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Episode 318 - Ay Chihuahua

“Being the Pack Leader is a family affair. Everyone has to be in charge of the dogs, enforcing the same rules. The danger comes when there is no consistency, or everyone thinks everyone else is in charge when no one is. That’s the formula for chaos and the dogs taking over.”


Q&A with Cesar

My dog has always been pretty excited about going for a ride in the car, but he’s never had any problems with carsickness and settles down right away. Is this a case of “if it ain’t broke, don’t fix it?”

Not necessarily. How does your dog really act in the car and at the end of the trip? Does he move around a lot, or stick his head out the windows if you have them open? Is he ready to bound out the door as soon as you open it? Or does he really settle down and do nothing, then wait patiently for you to invite him out when you arrive?
Whether there seem to be problems or not, you should never let your dog associate riding in the car with excitement. You never know when that excitement will kick in. Maybe he sees a dog in another car and suddenly starts barking and jumping around, or something else sets him off. A loose dog moving around in the car can be dangerous. Any unrestrained dog can be. In an accident, they turn into a projectile, and can have a lot of force behind them. A 30 lb. dog sent flying in a crash at 30 miles per hour can hit with a force of nearly 1,500 lbs.
An unrestrained and excited dog can become a big distraction to the driver, which can lead to a crash. The dog also doesn’t understand that you’re making the car move, and can easily bump you, causing you to jerk the wheel or otherwise lose control.
A ride in the car is probably one of the most human-like activities that our dogs can share with us, but it’s safest for everyone if the dog has learned to associate the car with a place of calm, submissive energy, and if the dog rides in a travel crate or wearing a specially designed harness that belts into the car. If it takes a long walk before the car trip to drain your dog’s excess energy, then it’s your job as Pack Leader to provide it.

My roommate has a dog that’s out of control, but I don’t understand why I should be responsible for training his dog or correcting her behavior. My roommate is supposed to be the dog’s Pack Leader, right?

When you move in with someone — whether a roommate, significant other, or spouse — you move in with their dog. This also means that you move into the role of one of the human leaders of the pack. If you don’t, then you’ll just become another dog, probably with lower status than your roommate’s dog, which can lead to big problems later on.
This doesn’t mean that you’re automatically responsible for walking, feeding, and cleaning up the dog’s messes, but it does mean that you have to enforce the same rules, boundaries, and limitations that your roommate does. Where it gets tricky, of course, is when your roommate doesn’t do this, which it sounds like is the case here. This is the time for a calm but honest conversation with the roommate about bringing the dog under control through creating the rules, and providing exercise, discipline, and affection — in that order — and enforcing them together, consistently.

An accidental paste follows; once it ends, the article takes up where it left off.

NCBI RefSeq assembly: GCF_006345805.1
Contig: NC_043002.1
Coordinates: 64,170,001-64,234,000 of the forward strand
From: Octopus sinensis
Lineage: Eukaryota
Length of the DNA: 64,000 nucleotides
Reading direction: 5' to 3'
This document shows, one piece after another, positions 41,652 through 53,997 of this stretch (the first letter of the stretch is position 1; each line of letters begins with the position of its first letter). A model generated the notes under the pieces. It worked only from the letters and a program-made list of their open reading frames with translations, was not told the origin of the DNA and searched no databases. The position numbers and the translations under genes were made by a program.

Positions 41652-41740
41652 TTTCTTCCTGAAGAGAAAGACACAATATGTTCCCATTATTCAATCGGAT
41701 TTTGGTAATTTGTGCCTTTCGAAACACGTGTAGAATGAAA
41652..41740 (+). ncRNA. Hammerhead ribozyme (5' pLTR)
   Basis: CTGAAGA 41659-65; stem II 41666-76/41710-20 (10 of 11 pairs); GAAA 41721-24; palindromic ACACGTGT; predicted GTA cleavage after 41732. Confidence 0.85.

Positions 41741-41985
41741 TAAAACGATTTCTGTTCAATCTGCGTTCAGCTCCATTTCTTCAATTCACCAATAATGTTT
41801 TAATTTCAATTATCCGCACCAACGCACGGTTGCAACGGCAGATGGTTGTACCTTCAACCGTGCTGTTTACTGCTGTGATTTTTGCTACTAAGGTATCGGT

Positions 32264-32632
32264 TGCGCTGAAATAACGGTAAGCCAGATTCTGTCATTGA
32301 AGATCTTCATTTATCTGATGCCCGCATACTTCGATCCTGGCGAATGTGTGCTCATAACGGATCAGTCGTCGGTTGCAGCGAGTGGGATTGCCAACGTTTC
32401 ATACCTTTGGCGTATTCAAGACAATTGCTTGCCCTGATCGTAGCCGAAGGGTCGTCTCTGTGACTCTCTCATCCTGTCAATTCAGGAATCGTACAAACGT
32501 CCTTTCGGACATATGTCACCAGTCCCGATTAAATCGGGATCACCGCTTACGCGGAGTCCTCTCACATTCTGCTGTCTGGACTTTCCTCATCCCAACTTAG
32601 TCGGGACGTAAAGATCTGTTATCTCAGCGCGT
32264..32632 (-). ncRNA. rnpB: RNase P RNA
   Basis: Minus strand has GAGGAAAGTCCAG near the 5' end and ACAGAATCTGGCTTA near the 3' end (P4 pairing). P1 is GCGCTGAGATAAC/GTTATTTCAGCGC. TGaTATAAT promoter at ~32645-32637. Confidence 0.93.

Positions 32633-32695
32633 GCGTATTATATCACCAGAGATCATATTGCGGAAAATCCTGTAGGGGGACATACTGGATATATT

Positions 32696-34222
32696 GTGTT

If the roommate won’t do it, then you can consider starting to work with the dog yourself. After all, you have to live with her, too, and she’s probably going to be a lot easier to rehabilitate than the human. It’s also possible that once you get positive results with the dog, your roommate will be much more inclined to learn how to do it, too — especially if his dog starts looking up to you more than she does to him.
But, since dogs are much easier to rehabilitate than humans, if your roommate really is creating a “Cesar 911” situation and refuses to do anything about it, be prepared to move out and leave them with the dog if necessary. Someone else’s misbehaving dog is ultimately not your responsibility, so it shouldn’t be your problem unless you want to help — and the human wants to be helped. Good luck!

So how do dogs tell identical twins apart, anyway? If they look the same and dress the same, wouldn’t that confuse the dog, too?

Short answer: No.
Dogs aren’t looking at our faces to identify us and they really don’t pay any attention to our clothes — if they did, every time we changed our outfit, it would completely confuse them. Dogs recognize us by our energy and scent. These two things together, to a dog, are our “name.”
No matter how identical twins might look to us, they might as well be Arnold Schwarzenegger and Danny DeVito when your dog sees them. Their energy levels will not be exactly the same, and neither will their diets or body chemistries. Although those things started off the same when one egg became two embryos, they’ve been changing on their own ever since. The changes to us are imperceptible — but to a dog, they’re like giant neon signs telling them which twin is which.

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How to Watch

TV: "Cesar 911" appears in the U.S.A. on Nat Geo WILD. Check local listings.

Watch "Cesar 911" the day after air, via authentication through a cable provider, on TV-VOD and TVE platforms which include, iOS handsets and tablets, Android handsets, Apple TV, Xbox 360 and Xbox One, Samsung Connected TVs and Roku.

Computer: Stream "Cesar 911" approximately 30 days after air at no cost on Hulu.

International: "Cesar 911" will premiere internationally in May. Please visit our schedule page for more information.